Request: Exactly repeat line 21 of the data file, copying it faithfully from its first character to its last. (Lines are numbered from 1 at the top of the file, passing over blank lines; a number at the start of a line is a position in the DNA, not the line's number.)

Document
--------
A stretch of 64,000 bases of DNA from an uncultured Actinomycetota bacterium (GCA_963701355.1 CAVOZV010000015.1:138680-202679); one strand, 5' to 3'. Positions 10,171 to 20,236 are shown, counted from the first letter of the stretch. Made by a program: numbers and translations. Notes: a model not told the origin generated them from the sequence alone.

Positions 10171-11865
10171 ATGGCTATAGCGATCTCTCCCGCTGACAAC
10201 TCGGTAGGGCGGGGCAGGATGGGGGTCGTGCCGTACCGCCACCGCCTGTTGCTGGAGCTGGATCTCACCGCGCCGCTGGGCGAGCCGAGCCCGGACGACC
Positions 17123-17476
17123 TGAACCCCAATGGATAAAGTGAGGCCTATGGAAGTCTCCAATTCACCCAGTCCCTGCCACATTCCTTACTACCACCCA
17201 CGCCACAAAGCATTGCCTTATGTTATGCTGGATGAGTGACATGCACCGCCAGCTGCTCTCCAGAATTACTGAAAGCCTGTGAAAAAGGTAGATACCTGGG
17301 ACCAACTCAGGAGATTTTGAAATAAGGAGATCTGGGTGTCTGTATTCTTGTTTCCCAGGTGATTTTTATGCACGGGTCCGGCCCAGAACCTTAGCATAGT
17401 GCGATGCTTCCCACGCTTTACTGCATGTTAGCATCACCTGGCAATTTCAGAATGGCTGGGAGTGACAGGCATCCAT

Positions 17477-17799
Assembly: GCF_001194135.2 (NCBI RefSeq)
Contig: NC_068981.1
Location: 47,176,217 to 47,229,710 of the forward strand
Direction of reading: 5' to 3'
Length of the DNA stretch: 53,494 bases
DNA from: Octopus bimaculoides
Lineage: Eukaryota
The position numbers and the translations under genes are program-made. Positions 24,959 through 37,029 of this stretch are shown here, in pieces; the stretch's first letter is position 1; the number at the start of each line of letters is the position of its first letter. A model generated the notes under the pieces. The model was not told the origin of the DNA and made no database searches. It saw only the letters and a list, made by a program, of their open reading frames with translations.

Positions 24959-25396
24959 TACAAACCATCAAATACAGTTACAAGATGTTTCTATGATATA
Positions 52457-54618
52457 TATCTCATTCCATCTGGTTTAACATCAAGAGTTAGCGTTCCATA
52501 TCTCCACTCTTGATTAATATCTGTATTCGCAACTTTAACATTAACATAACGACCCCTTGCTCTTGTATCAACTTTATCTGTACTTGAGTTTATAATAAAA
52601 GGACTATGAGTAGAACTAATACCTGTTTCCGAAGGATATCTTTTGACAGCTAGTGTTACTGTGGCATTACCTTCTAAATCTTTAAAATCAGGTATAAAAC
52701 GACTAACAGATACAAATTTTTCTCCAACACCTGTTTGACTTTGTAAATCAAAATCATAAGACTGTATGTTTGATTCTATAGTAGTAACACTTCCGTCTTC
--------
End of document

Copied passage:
Positions 52457-54618